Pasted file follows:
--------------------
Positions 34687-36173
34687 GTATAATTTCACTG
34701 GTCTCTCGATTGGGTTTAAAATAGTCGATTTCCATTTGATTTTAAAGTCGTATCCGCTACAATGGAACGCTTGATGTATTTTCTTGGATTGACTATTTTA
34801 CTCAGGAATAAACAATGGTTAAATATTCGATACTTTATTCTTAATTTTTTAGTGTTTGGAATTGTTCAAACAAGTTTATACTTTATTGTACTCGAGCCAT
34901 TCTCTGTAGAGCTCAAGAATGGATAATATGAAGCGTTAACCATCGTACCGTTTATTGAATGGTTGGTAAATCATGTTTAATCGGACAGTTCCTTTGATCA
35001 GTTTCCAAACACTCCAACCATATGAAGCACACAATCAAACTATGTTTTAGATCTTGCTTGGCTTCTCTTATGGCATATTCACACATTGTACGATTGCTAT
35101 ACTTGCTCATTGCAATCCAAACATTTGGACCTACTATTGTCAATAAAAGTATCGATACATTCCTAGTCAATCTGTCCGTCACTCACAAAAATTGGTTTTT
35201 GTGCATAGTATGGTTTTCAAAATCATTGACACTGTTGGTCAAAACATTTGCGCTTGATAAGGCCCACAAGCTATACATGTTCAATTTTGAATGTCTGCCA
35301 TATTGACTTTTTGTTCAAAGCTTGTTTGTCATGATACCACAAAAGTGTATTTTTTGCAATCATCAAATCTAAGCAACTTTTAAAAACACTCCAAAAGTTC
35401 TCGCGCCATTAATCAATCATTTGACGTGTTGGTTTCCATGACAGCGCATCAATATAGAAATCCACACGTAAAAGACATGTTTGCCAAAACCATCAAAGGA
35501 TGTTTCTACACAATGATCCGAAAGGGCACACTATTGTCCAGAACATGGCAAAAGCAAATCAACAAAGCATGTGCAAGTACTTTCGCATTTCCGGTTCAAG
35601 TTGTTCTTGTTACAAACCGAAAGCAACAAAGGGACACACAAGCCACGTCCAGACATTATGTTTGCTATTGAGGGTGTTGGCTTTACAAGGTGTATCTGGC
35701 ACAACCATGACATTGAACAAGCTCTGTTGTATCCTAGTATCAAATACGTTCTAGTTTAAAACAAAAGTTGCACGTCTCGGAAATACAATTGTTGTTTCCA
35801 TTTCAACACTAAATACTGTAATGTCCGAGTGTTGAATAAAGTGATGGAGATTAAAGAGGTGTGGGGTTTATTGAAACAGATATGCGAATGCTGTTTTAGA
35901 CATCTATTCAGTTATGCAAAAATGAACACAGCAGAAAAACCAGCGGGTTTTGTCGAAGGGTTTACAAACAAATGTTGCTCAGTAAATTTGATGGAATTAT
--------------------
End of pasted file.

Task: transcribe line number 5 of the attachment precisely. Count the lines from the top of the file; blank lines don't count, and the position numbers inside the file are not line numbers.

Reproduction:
34901 TCTCTGTAGAGCTCAAGAATGGATAATATGAAGCGTTAACCATCGTACCGTTTATTGAATGGTTGGTAAATCATGTTTAATCGGACAGTTCCTTTGATCA